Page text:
By: Allison Norris
I haven’t had anything to write about. The end of the rainy season is upon us and for the first time, I had been feeling like I had Seasonal Affective Disorder (SAD). I wanted to stay in my house and watch TV every single day. The thought of getting dressed in something that would only get rained on and force me to change was becoming to much. I didn’t want to write, I haven’t had any desire to read, and I even thought about dyeing my hair black because it fit my mood.
And now it is sunny and hits 60 degrees by 5pm. I wait all fall, winter, and most of spring for these days. My face looks healthy because it is starting to tan, and my hair looks a little more blond because, well, my skin is not translucent. It’s a wonderful time of the year.
On this beautiful Sunday, we decided to join 5,000 people and walk for multiple sclerosis (MS). My mom’s first cousin has MS and has participated in the walk for years with some of her students and friends who support the cause. She doesn’t walk much and uses a scooter to get around, bringing it along in the back of her Prius. Despite not being able to walk the four miles, she cruised the whole way in her chair sporting her tie-dyed “team magik” t-shirt, coordinating with the rest of the team.
I know people who have cancer, who are battling it, and who will come out victorious. Thankfully I don’t know anyone except for my cousin who has an incurable disease which slowly gets worse. The thousands of people walking today knew someone with this same illness and were participating to create awareness and raise money for research to find a cure. Everyone wore a tag with the name of the person with MS they were walking for – sisters, brothers, grandpas and best friends – MS was part of their lives. There is something so beautiful about thousands of people coming together to do something good. It was so cool to be one of them.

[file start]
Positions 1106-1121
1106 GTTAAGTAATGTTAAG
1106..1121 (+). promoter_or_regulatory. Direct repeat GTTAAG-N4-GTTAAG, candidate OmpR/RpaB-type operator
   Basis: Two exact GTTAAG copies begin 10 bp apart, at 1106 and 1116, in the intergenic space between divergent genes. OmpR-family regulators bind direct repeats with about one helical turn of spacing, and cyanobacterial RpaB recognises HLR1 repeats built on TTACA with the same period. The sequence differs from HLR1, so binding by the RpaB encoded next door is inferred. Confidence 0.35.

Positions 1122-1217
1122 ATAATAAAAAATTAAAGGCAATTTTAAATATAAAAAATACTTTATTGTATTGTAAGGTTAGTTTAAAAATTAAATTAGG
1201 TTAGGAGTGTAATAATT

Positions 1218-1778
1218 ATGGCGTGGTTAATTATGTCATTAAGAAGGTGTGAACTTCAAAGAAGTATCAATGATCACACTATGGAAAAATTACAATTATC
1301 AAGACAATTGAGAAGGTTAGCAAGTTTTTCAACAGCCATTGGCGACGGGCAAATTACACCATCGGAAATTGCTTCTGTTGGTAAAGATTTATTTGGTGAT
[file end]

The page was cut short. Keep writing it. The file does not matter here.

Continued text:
As the sun peeked through the clouds and we were able to remove a layer of clothing, we talked about what an incredible, positive, funny woman our cousin is. I’ve never heard her say a negative thing about anyone – including herself or her situation. She is brave, caring, positive, and has a sense of humor. I don’t see her nearly enough, but she is an inspiration to me and a reminder of how truly wonderful and precious life is. She is also a reminder to stay positive – even on the rainiest of days.
We walked, we raised a little money, and we learned about a disease that affects thousands of people, especially in the northwest.
Thank you, Gretchen, for letting us tag along. You rock!